Mental injury is a tricky thing. Everyone knows when a worker is physically injured, there is a definable, succinct incident, maybe some screaming, blood, and ambulance perhaps, and almost always, in fact should always be a debriefing of other staff. Everyone knows what happened and how and the degree of injury is obvious. Not so with many of the mental health injuries. Colleagues and management cannot easily see it or reconcile it. They don’t know what to do or how to react to coworkers with a mental health injury and often, it manifests over time and doesn’t have a succinct incident time and date.
So, what does mental injury look like in the workplace? Often stress related injuries can involve the affects of bullying, trauma from witnessing something out of the ordinary and major loss regarding any number of issues in the workplace.
Left unattended, these issues can lead to depression, anxiety, and stress and trauma related injury like adjustment disorder and or PTSD. There are a myriad of conditions that can follow on from these issues, so the very best advice is, get treatment and get it as fast as possible. The time lapse in debriefing following a traumatic event is directly proportional to the degree of suffering and the time for recovery.
When you do get treatment, either via an injury claim or through a mental health care plan through a G.P referral, make sure the treatment and practitioner suit YOU. This is about you and your future, so if you’re not comfortable with psychotropic medications or benzodiazepines, seek and engage with a qualified counselor or psychologist. Unless you are very familiar and comfortable with your G.P, don’t engage a G.P in ongoing regular counselling, and you don’t need to accept any counseling from other allied health professionals who haven’t been trained or specialise in counselling.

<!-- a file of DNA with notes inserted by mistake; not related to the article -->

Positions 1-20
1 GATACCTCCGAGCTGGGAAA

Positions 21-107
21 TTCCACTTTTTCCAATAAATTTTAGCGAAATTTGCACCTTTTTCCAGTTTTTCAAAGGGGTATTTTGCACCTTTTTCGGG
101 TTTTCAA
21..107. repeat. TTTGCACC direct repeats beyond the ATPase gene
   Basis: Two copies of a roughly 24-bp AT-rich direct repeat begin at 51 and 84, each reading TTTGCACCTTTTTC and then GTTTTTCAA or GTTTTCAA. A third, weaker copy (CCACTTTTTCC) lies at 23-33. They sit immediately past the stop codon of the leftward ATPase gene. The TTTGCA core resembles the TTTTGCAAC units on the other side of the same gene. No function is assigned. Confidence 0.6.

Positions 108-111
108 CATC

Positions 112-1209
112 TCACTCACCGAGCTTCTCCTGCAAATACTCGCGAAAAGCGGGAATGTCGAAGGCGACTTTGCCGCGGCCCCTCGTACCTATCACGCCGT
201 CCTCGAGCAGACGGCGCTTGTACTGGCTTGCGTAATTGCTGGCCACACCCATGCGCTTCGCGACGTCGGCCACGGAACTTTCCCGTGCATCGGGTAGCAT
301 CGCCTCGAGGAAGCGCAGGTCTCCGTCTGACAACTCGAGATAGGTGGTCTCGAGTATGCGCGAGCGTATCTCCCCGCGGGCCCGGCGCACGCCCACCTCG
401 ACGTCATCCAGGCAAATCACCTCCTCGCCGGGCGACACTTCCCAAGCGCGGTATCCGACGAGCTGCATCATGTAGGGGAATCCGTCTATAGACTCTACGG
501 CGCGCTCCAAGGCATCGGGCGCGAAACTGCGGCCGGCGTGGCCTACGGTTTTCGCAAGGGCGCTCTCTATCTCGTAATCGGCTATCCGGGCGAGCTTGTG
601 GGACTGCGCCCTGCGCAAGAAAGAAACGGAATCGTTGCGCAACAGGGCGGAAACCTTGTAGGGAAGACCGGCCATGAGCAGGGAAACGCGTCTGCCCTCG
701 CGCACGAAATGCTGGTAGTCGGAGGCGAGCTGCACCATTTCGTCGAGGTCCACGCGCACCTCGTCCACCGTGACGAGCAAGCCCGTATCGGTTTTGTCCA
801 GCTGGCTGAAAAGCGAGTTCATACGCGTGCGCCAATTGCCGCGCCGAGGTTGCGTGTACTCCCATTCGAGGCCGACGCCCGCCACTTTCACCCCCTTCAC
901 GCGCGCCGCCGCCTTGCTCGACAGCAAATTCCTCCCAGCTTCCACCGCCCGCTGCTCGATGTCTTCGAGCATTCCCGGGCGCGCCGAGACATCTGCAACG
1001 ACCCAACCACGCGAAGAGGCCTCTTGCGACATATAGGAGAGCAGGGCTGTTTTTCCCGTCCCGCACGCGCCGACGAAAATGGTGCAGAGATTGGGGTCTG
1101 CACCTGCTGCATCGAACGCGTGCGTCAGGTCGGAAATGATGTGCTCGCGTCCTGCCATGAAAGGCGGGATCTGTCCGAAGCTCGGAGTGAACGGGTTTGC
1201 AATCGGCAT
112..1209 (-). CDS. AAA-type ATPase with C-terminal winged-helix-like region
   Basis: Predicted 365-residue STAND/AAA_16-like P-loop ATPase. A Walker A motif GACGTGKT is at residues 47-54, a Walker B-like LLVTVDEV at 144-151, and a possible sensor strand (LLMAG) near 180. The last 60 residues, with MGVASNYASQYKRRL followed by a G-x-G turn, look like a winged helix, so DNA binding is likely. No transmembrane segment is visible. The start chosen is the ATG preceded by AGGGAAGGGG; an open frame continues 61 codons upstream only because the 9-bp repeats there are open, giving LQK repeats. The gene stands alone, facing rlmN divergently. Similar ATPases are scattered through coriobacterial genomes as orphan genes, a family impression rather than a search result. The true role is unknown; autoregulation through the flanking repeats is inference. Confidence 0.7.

This leads me to discuss the major barrier to rehabilitation of mental health in the workplace. That the condition is often internal and subjective, often mis-diagnosed, and maltreated. By maltreated, I am referring to, too little, too late due (as soon as you feel not right, get help). The injured worker has to deal with stigmas and stereotypes, judgment and shame. The injured worker can also be accused of “putting it on” or malingering, or being too soft. All this, of course is unhelpful rubbish and impinges badly on recovery. Mental health issues are debilitating and terrifying. The work areas are making headway, but like many other issues in society today, there is far too much posturing, box ticking and virtue signaling and far too little useful training, dialogue or policy.
To book an appointment and to be part of the advocacy group for injured workers that Rod is creating please email: email@example.com